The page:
Computing at Forest Fields
At Forest Fields Primary School, we aim to prepare our learners for the future by:
There are many cross-curricular learning opportunities which engage the children and enhance their experiences. We use the Forest Fields 50 challenge to aid children’s learning through a range of experiences beyond the classroom. We are looking to improve the uptake and use of the digital platform Google Classroom so pupils can share and evaluate work, so pupils can work effectively from home.
Aims of the curriculum
The school’s aims are to:
The national curriculum for computing aims to ensure that all pupils:
It is important in the foundation stage to give children a broad, play-based experience of ICT in a range of contexts, including outdoor play. ICT is not just about computers. Early years learning environments should feature ICT scenarios based on experience in the real world, such as in role play. Children gain confidence, control and language skills through opportunities to ‘paint’ on the whiteboard or drive a remote-controlled toy. Recording devices can support children to develop their communication skills. This is particular useful with children who have English as an additional language.
By the end of key stage 1 pupils should be taught to:
that programs execute by following a sequence of instructions
By the end of key stage 2 pupils should be taught to:
We believe that Computing is a necessary subject which prepares children to live in a world where technology is moving at a rapid pace. So much so that children are being prepared to work with technology that doesn’t even exist yet. For this reason, it is important that children are able to participate in the creation of these new technologies – placing greater emphasis on children as coders. Computing, in the National Curriculum, is split into three strands (Computer Science, Digital Literacy and Information Technology). It is important that children recognise the difference between what makes each one relevant to their future, as well as during their time at Forest Fields Primary School.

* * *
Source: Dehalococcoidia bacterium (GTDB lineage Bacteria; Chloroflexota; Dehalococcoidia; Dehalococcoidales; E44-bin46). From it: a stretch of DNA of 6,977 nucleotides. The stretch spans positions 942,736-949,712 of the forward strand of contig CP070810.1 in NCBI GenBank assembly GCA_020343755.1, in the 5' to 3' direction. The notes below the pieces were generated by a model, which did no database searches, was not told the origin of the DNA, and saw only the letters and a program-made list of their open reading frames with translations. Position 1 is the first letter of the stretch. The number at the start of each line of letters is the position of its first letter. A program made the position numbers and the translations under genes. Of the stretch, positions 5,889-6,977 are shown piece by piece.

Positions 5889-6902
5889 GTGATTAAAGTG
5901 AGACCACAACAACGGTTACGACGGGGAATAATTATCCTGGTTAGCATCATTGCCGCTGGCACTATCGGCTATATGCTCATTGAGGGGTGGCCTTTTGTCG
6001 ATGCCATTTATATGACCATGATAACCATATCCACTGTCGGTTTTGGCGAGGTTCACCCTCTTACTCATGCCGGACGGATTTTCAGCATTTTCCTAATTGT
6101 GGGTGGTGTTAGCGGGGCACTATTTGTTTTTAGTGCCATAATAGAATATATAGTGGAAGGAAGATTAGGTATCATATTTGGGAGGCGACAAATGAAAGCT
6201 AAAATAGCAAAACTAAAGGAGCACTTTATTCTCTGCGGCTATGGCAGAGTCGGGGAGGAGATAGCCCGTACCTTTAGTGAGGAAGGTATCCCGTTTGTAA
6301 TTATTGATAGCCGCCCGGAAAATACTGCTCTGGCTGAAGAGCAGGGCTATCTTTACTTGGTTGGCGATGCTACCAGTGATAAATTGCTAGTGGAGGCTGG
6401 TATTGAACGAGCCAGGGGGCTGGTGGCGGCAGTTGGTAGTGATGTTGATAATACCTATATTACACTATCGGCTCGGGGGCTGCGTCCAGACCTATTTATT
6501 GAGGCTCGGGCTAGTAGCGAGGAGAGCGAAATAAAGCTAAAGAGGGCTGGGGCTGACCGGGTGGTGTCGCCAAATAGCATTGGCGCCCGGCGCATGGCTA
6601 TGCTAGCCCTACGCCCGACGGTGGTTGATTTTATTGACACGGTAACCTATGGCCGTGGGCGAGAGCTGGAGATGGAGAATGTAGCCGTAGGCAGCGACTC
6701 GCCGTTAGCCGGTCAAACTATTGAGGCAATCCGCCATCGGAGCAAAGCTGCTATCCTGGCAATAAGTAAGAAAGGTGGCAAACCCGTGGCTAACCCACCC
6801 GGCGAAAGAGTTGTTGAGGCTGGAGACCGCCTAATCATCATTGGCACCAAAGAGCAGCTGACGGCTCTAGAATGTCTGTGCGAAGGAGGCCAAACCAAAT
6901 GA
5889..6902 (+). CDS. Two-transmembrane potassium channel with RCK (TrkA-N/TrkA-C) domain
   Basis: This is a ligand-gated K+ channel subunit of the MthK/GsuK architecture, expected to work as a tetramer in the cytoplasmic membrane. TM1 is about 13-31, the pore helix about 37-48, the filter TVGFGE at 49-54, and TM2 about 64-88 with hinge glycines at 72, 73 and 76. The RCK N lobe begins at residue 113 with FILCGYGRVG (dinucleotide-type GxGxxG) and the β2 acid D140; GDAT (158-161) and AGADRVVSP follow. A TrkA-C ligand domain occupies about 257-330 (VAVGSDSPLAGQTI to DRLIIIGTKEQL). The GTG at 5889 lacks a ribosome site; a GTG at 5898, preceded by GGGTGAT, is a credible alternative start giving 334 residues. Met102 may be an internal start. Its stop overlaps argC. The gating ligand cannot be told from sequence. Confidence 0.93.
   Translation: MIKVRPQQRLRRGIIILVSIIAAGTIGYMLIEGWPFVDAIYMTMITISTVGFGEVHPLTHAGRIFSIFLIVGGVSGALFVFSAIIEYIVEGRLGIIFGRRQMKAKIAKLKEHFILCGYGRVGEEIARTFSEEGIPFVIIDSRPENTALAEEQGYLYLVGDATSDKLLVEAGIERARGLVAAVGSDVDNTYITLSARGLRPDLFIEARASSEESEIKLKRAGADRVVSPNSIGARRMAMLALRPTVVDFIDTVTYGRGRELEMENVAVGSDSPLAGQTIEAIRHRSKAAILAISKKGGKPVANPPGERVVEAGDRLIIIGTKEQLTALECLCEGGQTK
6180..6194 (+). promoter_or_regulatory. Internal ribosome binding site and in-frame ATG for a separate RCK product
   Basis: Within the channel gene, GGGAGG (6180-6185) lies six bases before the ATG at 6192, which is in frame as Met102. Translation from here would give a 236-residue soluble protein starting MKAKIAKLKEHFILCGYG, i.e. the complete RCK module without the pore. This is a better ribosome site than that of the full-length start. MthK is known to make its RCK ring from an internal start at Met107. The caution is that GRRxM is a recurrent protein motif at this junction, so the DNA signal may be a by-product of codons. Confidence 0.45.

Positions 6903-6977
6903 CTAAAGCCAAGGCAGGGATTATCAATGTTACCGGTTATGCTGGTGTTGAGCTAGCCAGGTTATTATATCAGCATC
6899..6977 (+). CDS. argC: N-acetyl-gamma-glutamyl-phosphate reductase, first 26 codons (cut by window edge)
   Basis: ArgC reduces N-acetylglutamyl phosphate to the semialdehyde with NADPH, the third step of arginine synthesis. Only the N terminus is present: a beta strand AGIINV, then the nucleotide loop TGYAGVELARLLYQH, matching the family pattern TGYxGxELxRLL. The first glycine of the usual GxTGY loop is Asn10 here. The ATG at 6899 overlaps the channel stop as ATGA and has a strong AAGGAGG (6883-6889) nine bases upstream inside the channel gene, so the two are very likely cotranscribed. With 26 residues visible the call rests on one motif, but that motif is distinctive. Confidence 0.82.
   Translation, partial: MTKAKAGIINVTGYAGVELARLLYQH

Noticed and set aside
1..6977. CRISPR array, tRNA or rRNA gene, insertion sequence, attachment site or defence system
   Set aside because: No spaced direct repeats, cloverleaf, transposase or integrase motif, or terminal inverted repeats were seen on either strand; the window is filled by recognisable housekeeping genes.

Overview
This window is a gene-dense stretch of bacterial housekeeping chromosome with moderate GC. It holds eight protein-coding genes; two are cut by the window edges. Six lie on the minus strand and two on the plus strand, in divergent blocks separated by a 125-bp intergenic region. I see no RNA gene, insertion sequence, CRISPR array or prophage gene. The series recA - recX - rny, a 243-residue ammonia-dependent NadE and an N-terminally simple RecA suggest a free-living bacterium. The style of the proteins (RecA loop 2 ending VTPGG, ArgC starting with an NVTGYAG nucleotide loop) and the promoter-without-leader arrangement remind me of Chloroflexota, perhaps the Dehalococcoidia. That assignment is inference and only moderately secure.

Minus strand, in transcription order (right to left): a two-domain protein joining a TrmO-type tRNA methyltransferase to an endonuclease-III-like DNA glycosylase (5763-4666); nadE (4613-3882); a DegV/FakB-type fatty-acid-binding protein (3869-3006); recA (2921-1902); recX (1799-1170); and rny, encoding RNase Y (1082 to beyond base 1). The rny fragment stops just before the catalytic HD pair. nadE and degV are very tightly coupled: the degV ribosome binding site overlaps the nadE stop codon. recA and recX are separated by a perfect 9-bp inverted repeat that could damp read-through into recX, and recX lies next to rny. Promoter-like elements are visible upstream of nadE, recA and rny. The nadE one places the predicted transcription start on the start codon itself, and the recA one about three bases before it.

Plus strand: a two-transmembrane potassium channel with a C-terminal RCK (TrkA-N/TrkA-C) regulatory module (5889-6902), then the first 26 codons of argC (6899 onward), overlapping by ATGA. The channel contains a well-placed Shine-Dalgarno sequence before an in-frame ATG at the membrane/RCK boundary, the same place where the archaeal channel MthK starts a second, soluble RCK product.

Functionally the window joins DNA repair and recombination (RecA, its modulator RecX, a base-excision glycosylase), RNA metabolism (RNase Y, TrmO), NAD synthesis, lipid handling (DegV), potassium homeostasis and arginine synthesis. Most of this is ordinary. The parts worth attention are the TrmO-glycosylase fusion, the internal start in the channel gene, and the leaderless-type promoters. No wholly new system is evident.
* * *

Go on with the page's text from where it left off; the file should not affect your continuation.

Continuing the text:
This will require high quality teaching of Computing, from reception to year six, that utilises a combination of practical lessons (within the computer suite) and theory lessons (within the children’s classrooms). Theory lessons, which are designed to promote discussion and nurture understanding, are highly relevant to other areas of the primary curriculum such as RSE.
Thus, the Computer Science strand should prepare children to understand what Computer Science is, as well as, complex computing concepts such as Algorithms. At Key Stage Two, this knowledge should be taught at a deeper level encouraging child to learn about decomposition, debugging, variables and controlling physical systems.
The Digital Literacy strand should prepare children to use the internet safely by giving them the knowledge to deal with inappropriate computing behaviours. This is echoed in the teaching and learning of appropriate computing behaviours. What is more, children will be taught how to take care of personal information, the differences between viruses and malware, and how to identify trustable sources. This is going to be taught through the use of Project Evolve, a website which highlights elements of e-safety that pupils need to be aware of.
The Information Technology strand should prepare children to work with computers and other devices (such as tablets, mobiles). This should enable them to understand how technology is developing and how it has progressed. This will require children to be taught about the main part of a computer, how data is stored and how to complete the most basic of computer functions (such as saving work, presenting information and creating art).
As part of the computing curriculum at Forest Fields, we know it is necessary for pupils to not only be able to use the internet but to surf it safely and responsibly. Within our computing curriculum, we have added the use of the Project Evolve Scheme to make sure children understand the 4 C’s of internet safety. These are contact (who pupils have contact with), content (the content that they are looking at), conduct (how they behave online) and commerce (are pupils aware of in-app purchases/online shopping).